A while ago, it was announced that Square Enix has released a beautiful new website to commemorate the Final Fantasy series’ 25th anniversary. It sounds tough to believe that it was way back in 1987 when the very first Final Fantasy game dropped for the NES. Since that release, the series hasn’t looked back.
One of the most successful and longest-running continuations in the history of video games, a simple introduction paragraph can’t do enough to express what a work of art and joy Final Fantasy has been for its fans, like myself. I won’t argue that quality dipped when Squaresoft merged into Square Enix, but the Final Fantasy brand is untouchable and at the top of the class for the RPG genre.
The Final Fantasy team has a long history of celebrating milestone anniversaries. For Final Fantasy’s 20 anniversary, the team remade several classics such as Final Fantasy’s I, II, and Tactics, and released them on the PSP. The DS got a remake of Final Fantasy IV. New games Final Fantasy Tactics: The War of the Lions and Final Fantasy Dissidia, a game that brings characters from all Final Fantasy games together in one, were also announced.
Let’s look into the many different parts of the website so you know what you can expect.
The series biography page lays out short summaries for each of the original 14 games in the Final Fantasy series.
This page is great for any inexperienced Final Fantasy player to browse along. You can really find an appreciation for the series itself and individual settings and characters by only reading over these few paragraphs.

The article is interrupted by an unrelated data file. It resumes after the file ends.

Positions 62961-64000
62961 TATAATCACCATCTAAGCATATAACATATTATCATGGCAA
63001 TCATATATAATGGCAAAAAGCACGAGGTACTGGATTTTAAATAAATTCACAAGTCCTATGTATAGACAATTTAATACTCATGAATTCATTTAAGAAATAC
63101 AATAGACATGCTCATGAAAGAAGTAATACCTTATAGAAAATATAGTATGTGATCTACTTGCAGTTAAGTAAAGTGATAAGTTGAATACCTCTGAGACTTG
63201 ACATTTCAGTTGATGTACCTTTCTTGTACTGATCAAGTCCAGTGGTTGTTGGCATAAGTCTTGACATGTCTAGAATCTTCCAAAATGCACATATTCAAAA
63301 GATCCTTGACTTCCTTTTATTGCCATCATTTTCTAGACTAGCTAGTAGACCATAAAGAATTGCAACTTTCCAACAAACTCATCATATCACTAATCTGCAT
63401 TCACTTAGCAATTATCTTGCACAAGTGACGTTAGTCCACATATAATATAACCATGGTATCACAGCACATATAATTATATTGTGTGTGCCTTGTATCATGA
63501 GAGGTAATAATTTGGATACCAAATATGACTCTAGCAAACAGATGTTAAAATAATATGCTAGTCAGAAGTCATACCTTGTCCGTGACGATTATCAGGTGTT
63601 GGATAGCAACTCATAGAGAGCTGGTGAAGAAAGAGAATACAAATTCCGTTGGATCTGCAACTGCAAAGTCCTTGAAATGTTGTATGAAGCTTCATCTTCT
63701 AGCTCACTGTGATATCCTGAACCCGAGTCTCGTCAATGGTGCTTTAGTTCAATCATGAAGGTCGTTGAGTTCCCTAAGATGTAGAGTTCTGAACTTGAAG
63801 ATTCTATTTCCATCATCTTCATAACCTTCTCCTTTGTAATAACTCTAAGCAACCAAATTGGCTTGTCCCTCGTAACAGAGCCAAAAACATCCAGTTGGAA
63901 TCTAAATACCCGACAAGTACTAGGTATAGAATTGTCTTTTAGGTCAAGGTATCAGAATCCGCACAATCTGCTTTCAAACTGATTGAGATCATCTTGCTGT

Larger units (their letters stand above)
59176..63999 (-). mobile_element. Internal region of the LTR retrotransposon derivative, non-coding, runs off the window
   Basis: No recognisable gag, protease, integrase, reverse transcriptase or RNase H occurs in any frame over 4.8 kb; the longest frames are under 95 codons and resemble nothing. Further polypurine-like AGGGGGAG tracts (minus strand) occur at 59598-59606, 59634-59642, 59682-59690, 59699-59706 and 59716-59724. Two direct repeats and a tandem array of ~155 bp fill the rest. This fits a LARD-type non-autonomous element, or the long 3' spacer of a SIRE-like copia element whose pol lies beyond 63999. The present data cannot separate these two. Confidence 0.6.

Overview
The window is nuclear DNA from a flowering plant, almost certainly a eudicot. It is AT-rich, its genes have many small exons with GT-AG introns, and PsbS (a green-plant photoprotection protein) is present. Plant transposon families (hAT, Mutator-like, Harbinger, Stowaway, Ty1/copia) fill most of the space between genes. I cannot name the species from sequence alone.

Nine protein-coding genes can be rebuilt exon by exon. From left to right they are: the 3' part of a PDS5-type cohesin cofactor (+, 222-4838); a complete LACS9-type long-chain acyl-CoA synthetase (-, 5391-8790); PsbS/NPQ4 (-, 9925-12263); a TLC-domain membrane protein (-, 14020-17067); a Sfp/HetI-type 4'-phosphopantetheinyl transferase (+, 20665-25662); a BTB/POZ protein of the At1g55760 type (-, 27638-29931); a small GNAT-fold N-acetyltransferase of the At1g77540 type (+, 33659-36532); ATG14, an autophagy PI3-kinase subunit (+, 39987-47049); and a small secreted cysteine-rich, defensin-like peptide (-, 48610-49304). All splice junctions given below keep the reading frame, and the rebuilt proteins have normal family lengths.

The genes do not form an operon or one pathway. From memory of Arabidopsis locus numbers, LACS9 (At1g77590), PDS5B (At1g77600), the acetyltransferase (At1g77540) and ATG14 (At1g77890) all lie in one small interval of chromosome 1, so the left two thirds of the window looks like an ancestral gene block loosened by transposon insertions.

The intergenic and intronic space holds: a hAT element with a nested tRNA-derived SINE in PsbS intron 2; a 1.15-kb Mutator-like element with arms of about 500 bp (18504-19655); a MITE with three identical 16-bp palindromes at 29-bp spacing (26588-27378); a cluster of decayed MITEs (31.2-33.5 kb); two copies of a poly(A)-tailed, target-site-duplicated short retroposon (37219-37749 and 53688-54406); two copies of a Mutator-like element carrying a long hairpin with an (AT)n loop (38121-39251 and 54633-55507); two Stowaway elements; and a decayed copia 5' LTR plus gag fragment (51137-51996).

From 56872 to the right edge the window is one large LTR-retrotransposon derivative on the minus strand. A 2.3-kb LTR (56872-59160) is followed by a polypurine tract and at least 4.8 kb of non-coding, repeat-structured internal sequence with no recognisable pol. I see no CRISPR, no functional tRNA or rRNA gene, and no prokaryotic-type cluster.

The Mognet feature on the website comes with very few details, but from what it appears it seems to be a bit of blog-like system with plans to update on an every-other-day basis and reveal nostalgic details of particular Final Fantasy characters.
So far, there’s no telling what this feature of the website will bring.
The Discography section is the beefiest feature of the website. It’s put together very beautifully and, like the biographies, outlines each game in the mainstream series (which would not include Tactics, Mystic Quest, and so forth), as well as Theatrhythm, the new FF-based music game.
The Discography section is in Flash and looks very elegant. It’s more detailed than the biographies from before, and comes with screenshots and artwork for each game in the series.
Scrolling through the slides of this feature on the website is an amazing way to relive the entire series. This section was put together very nicely.
For some of us, the best may be yet to come. It’s a popular rumor that on the official date of the 25th anniversary, December 18th, the new Final Fantasy re-release for PC will finally be dropping. When that time comes, I’ll have an article ready for you that reviews that experience!
Which Final Fantasy game was your favorite? Let me know your opinion in the comments section!